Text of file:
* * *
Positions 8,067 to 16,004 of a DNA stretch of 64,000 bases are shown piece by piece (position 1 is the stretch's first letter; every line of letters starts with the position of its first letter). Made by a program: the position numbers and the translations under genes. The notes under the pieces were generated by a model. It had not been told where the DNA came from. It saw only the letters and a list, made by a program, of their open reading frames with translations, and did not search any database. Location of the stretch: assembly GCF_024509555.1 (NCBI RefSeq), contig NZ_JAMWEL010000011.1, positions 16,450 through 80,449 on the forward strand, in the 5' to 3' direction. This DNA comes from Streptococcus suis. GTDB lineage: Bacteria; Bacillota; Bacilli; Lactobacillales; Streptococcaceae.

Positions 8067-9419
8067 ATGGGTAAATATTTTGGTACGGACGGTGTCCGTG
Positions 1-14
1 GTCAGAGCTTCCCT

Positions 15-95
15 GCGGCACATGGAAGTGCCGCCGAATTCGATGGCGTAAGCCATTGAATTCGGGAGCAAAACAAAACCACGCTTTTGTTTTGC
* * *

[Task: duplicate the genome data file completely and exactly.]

Positions 8,067 to 16,004 of a DNA stretch of 64,000 bases are shown piece by piece (position 1 is the stretch's first letter; every line of letters starts with the position of its first letter). Made by a program: the position numbers and the translations under genes. The notes under the pieces were generated by a model. It had not been told where the DNA came from. It saw only the letters and a list, made by a program, of their open reading frames with translations, and did not search any database. Location of the stretch: assembly GCF_024509555.1 (NCBI RefSeq), contig NZ_JAMWEL010000011.1, positions 16,450 through 80,449 on the forward strand, in the 5' to 3' direction. This DNA comes from Streptococcus suis. GTDB lineage: Bacteria; Bacillota; Bacilli; Lactobacillales; Streptococcaceae.

Positions 8067-9419
8067 ATGGGTAAATATTTTGGTACGGACGGTGTCCGTG
Positions 1-14
1 GTCAGAGCTTCCCT

Positions 15-95
15 GCGGCACATGGAAGTGCCGCCGAATTCGATGGCGTAAGCCATTGAATTCGGGAGCAAAACAAAACCACGCTTTTGTTTTGC